Elements of Electro-biology,: Or the Voltaic Mechanism of Man; of Electro-pathology, Especially of the Nervous System; and of Electro-therapeutics
Longman, Brown, Green & Longmans, 1849 - 164 strani
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Stran 38 - Religion encourages the assurance, that, if we " train up a child in the way he should go, when he is old he will not depart from it.
Stran 1 - Tf we follow the course of the nerves, we find that they are prolonged to the brain, and end in the gray matter, where they again come in contact with a large quantity of blood-vessels. As the two series of nerves are not immediately connected in the brain, it follows, according to the laws of voltaic action that another battery exists there, which may be termed the central battery.
Stran 57 - ... occurs, and during the further transformation, the elements of starch be present a'nd enter into the new products, we shall obtain an additional quantity of choleic acid, as well as a certain amount of carbonic acid gas. That is to say — that if the elements of proteine and starch, oxygen and water being also present, undergo transformation together and mutually affect each other, we obtain, as the product of this metamorphosis, urea, clxilcic acid, ammonia, and carbonic acid, and besides these,...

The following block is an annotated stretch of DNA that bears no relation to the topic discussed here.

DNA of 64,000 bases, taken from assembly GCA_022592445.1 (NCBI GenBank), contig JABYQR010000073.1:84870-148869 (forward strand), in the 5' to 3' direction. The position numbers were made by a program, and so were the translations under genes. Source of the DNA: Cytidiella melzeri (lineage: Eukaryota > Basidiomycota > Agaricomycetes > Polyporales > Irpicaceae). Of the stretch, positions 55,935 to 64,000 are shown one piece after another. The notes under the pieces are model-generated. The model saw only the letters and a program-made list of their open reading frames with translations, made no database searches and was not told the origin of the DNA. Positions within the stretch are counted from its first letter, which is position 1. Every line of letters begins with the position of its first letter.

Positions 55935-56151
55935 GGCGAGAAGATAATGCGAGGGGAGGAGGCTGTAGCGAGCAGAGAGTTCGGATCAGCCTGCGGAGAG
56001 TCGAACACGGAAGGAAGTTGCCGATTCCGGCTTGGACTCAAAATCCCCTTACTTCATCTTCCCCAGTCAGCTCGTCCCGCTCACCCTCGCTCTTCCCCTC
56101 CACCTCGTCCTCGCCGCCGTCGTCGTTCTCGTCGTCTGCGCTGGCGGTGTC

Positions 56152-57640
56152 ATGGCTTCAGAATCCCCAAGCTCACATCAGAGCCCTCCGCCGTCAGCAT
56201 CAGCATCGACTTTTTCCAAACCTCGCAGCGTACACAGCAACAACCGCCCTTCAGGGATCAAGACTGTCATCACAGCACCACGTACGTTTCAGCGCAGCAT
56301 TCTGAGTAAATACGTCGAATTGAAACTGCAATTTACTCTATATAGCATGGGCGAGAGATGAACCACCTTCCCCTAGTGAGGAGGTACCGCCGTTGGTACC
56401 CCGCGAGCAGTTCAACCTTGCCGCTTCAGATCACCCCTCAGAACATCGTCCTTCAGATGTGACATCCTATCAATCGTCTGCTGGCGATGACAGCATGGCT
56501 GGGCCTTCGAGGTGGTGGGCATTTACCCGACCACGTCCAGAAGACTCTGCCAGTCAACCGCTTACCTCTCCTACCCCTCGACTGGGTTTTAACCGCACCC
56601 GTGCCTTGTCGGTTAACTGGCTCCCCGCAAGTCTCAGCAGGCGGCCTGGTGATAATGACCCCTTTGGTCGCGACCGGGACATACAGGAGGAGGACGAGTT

Stran 148 - M. Winkler, of Leipsic, testified, that " the first time he tried the Leyden experiment he found great convulsions by it in his body ; and that it put his blood into great agitation, so that he was afraid of* an ardent fever, and was obliged to use refrigerating medicines. He also felt a heaviness in his head, as if a stone lay upon it, and twice it gave him a bleeding at the nose.
Stran 22 - When a man receives an impression, it is not evanescent, passing immediately away, but it is retained in the system to regulate future actions. Now, in voltaic constructions, it is not difficult to produce an action which shall influence future motions, and thus exhibit the effects of memory.
Stran 148 - Leyden, of much eminence, said that "he felt himself struck in his arms, shoulders, and breast, so that he lost his breath; and it was two days before he recovered from the effects of the blow and the terror ; adding, that he would not take a second shock for the kingdom of France.
Stran 38 - Man, at all times, and in all re* gions, has believed in his immortality. Now that which is mortal can have no relation with that which gives to man his immortality. That which is infinite must not be limited ; time must not be confounded with eternity, matter with space, the body with the soul, nor material actions with God. Electro-biology, then, leads us no less to infer, than religion commands us to believe, that "the dead shall be raised incorruptible, and we shall be changed.